Here is a link sharing the agenda of the Waverley Committee on Friday. All are welcome to attend.
I have sent apologies as I am attending a family funeral on Friday.
I would be very grateful if this statement could be read out on Friday at the LAC- item 8.
The proposed Cycle Tracks Order on a section of Footpath 19 is an initiative that has support from Haslemere Town Council, Haslemere Vision, Haslemere Community Rail Partnership (in partnership with the Surrey Hills and Cycling UK) and Transition Haslemere. It is identified as one of the “opportunities” in the submission draft Neighbourhood Plan.
There is a growing community desire to improve the conditions for cycling in Haslemere and this is borne out in some specific ways:
- Haslemere Vision, the town’s neighbourhood plan steering group (www.haslemerevision.org.uk), carried out an extensive public consultation in 2016 that identified very strong public support for better walking and cycling provision in the town. The public opinion was strongly in favour of improvements being introduced to encourage more “active travel” to access Haslemere train station.
- Haslemere Community Rail Partnership commissioned a Station Travel Plan in 2016 that also identified a public desire for safer routes to and from the station in order to reduce the dependency on the private car.
- Transition Haslemere partnered with a local cycling group in the summer of this year to organise several mass bike rides, involving a wide cross-section of cyclists, including families with younger children; associated press releases called for improvements to Haslemere’s cycling infrastructure.
- Haslemere Town Council has recently declared a Climate Change Emergency and one of its stated aims is to promote more sustainable transport modes.
Cycling in Haslemere is extremely challenging for all but the experienced, confident cyclist. The main routes through the town are in many places narrow, with no space to accommodate a separate cycle lane. Key pinch points include: Fosters Bridge near the station; the Wey Hill shopping area; and the high pavement section of Lower Street. These are all particularly hazardous for cyclists. Very significant funding would be required to address these challenges – funds that are currently not available to members of this committee.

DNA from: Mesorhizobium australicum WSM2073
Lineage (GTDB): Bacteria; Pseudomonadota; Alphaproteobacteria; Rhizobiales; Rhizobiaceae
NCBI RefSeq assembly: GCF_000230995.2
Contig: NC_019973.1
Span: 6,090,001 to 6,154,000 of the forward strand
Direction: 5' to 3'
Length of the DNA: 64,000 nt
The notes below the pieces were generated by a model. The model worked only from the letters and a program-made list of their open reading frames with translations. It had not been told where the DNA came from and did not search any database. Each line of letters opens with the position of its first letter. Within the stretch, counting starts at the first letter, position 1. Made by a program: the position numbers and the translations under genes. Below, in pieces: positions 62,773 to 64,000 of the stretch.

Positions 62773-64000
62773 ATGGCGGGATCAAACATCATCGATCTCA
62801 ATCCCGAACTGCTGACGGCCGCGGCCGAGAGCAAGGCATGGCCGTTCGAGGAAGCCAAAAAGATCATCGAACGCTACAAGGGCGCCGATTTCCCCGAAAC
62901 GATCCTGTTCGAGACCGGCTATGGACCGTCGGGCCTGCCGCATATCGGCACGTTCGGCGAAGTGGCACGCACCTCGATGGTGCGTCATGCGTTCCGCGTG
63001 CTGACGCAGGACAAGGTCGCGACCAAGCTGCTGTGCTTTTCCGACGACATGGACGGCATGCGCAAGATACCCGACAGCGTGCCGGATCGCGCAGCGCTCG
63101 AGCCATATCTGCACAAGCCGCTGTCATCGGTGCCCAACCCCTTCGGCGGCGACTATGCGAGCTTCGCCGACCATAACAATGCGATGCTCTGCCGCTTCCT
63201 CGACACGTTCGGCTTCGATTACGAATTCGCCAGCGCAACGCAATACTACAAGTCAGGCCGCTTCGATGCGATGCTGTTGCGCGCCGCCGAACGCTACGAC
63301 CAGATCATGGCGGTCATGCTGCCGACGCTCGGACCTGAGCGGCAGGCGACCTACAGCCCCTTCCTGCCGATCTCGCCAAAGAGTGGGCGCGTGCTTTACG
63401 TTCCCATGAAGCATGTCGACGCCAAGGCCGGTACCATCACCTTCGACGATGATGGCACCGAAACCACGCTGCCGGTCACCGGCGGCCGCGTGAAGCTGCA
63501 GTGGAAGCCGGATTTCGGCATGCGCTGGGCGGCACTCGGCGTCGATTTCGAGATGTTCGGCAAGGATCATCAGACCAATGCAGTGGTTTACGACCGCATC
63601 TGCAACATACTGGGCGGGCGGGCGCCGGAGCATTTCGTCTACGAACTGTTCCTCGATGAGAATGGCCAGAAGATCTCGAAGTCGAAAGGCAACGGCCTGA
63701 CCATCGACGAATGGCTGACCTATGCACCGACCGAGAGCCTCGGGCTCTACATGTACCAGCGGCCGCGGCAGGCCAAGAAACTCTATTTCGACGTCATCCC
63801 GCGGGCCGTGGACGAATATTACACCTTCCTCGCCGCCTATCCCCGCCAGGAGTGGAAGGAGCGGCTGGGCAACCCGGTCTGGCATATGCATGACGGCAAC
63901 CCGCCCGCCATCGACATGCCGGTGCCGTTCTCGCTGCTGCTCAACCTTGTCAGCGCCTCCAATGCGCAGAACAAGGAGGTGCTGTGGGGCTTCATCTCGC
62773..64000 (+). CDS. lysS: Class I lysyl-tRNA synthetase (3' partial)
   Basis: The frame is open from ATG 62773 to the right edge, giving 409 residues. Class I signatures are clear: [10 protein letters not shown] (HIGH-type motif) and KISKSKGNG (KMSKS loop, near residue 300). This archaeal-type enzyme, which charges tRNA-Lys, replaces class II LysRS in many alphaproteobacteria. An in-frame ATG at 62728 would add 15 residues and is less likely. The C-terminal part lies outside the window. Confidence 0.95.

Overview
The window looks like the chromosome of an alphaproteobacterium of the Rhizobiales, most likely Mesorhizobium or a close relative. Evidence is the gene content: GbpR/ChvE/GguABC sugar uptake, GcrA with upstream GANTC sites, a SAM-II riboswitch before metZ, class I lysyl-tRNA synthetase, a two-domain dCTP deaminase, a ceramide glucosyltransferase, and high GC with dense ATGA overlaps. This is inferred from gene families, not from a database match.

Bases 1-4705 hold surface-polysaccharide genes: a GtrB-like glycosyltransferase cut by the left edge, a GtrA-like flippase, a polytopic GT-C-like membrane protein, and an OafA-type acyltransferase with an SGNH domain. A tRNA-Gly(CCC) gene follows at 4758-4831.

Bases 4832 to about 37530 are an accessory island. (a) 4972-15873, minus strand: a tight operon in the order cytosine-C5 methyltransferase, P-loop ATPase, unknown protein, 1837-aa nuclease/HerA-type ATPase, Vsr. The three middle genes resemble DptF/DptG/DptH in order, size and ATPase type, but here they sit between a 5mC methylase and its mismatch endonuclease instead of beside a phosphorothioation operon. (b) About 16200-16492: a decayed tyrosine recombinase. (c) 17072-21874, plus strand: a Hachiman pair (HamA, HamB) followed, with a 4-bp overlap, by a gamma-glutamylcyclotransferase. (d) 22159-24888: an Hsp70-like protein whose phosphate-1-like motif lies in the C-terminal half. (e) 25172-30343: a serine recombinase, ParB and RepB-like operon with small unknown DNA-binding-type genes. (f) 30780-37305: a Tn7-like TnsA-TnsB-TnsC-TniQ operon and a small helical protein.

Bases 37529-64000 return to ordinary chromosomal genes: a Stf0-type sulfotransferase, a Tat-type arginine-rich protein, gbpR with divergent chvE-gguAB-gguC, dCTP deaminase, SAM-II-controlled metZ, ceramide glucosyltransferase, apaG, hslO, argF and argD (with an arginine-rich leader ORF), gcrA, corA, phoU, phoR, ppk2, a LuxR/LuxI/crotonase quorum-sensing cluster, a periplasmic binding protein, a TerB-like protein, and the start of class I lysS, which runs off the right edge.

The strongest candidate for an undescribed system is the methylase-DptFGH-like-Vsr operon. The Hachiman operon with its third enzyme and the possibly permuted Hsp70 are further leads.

A creative approach is therefore needed if we are to improve cycling in Haslemere within the existing physical and financial constraints, to encourage wider and safer participation. An opportunity does exist in the form of the network of paths – both formal and informal – that criss-cross the town. The strategic vision of the groups supporting the proposal today is to use these paths, linking up with some quieter roads where gaps exist, to create a safer, integrated network of cycle and walking paths. This network would provide links between and among residential zones and key community assets, including our schools, health centre, sports centre, library and shopping areas. The plan is to work with the Surrey Highways and Countryside teams to direct funds, as they become available, to upgrade sections of path and the linkages to create this network.
The proposal for consideration today and set out in the committee papers, is to upgrade a section of Footpath 19 via a Cycle Tracks Order. This marks the first piece, so to speak, in this ‘jigsaw’ of a town-wide cycle and pedestrian network. The route is already used by cyclists informally as it provides a back-route link from Lower Street near the station, through to both Lion Lane Green and Shottermill Infant and Primary school, and up to the National Trust Devil’s Punch Bowl where cyclists can connect to the extensive Cycle Surrey Hills cycle network, with 90km of off-road tracks.
A criticism of the proposal that has been received by Officers is that the Cycle Tracks Order creates a small isolated section of cycle route. As explained above, this is intended to mark the first section of a wider strategic network of interlinking paths, which will be improved and upgraded as and when funding amounts become available. The vision would then be to upgrade the next section of route from the end of the proposed length of path, to link it with both Shottermill Infant and Junior schools as the next piece in the ‘jigsaw’ once funding is secured. Both Heads are working hard to promote ‘Safer Routes to School’ and more active travel by pupils and parents so as to reduce parking and congestion as well as to improve air quality and safety issues around their schools.
The scheme’s cost (£7,000) represents good value for money as it improves the off-road path for current users of the path, be they pedestrians, disability scooter users or cyclists. The scheme will upgrade the path surface, widen the existing path and replace a rotten wooden barrier over the small stream which the path crosses.
The Surrey Highways and Countryside teams have assessed the scheme thoroughly and confirm that when upgraded the path will accommodate both cyclists and pedestrians, with signage to encourage mutual respect by all path users and “cyclists dismount” signs will be installed in front of the bridge over the stream. The path will remain on the definitive map retaining footpath status, and the proposal is not opposed by the local rambler group.
Looking ahead, Waverley have plans for a housing development on the current Youth Campus site adjacent to this proposed upgraded section of path, which would therefore be directly accessible to residents in the new homes.